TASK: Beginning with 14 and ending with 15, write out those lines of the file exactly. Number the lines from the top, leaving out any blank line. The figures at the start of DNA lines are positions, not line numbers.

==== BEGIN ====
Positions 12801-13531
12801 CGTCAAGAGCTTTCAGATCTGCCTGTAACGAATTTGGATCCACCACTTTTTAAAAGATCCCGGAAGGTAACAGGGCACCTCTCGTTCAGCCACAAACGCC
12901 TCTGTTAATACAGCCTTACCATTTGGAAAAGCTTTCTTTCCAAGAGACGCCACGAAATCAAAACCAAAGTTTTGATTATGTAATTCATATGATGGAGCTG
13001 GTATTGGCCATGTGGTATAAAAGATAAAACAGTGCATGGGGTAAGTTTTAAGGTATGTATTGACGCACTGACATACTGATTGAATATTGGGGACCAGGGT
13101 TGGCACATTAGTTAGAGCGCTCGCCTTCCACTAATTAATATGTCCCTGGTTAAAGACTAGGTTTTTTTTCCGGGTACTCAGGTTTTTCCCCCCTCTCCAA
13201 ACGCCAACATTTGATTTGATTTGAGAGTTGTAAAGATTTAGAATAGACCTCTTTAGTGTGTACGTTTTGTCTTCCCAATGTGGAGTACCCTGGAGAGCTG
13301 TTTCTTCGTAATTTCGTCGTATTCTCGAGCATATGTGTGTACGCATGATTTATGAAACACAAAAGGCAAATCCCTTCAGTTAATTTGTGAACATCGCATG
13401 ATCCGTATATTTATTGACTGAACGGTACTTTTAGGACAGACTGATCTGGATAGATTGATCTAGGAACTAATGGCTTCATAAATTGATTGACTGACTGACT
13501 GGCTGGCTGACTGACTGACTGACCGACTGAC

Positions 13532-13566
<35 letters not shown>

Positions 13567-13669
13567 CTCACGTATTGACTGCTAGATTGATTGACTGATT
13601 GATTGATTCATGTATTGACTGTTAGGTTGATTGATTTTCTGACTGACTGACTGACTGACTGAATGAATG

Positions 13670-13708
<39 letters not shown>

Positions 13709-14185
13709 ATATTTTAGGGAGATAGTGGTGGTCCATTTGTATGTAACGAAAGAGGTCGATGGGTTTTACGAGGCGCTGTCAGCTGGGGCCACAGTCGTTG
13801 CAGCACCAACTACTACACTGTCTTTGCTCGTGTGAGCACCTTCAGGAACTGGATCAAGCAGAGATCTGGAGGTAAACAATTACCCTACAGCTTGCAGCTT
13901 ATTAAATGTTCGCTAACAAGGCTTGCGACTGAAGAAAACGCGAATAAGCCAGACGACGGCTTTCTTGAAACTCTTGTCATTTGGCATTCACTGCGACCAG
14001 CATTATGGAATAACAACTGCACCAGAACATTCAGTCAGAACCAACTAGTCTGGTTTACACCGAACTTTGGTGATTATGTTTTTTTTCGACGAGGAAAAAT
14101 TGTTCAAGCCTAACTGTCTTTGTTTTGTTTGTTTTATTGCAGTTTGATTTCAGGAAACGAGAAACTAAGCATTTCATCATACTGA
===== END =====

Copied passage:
13601 GATTGATTCATGTATTGACTGTTAGGTTGATTGATTTTCTGACTGACTGACTGACTGACTGAATGAATG

Positions 13670-13708